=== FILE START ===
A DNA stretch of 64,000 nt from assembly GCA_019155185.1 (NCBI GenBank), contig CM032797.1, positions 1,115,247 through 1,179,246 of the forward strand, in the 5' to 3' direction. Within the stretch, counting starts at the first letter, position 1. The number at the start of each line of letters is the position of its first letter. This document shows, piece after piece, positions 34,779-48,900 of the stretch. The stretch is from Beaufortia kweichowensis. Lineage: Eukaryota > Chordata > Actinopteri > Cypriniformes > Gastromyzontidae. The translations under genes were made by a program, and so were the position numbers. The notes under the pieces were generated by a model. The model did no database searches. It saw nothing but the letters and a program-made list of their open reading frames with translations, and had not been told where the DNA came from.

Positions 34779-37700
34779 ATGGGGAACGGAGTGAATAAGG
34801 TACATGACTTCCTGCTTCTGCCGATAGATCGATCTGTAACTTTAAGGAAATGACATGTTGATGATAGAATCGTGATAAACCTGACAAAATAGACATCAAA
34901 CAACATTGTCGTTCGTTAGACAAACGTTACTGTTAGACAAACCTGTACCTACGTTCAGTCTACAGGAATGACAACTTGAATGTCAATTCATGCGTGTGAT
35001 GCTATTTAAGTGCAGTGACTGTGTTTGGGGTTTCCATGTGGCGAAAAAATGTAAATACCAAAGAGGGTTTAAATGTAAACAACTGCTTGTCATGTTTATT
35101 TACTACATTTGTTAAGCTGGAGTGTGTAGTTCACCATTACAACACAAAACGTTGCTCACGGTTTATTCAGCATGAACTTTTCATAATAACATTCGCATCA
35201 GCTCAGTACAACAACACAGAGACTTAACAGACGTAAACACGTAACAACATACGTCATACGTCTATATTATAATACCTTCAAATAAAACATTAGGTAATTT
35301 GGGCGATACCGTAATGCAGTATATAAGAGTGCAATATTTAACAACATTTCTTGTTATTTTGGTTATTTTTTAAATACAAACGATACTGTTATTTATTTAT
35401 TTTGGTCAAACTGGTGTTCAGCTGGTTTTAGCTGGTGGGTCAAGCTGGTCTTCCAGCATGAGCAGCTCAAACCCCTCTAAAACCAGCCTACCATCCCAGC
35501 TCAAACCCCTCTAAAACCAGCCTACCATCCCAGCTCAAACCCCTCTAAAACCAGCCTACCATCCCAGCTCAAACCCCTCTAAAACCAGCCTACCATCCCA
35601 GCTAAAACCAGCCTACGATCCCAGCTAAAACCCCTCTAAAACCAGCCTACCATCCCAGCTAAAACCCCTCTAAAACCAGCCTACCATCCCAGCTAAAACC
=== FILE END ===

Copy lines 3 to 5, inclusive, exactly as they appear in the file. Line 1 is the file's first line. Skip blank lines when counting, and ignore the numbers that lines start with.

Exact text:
34779 ATGGGGAACGGAGTGAATAAGG
34801 TACATGACTTCCTGCTTCTGCCGATAGATCGATCTGTAACTTTAAGGAAATGACATGTTGATGATAGAATCGTGATAAACCTGACAAAATAGACATCAAA
34901 CAACATTGTCGTTCGTTAGACAAACGTTACTGTTAGACAAACCTGTACCTACGTTCAGTCTACAGGAATGACAACTTGAATGTCAATTCATGCGTGTGAT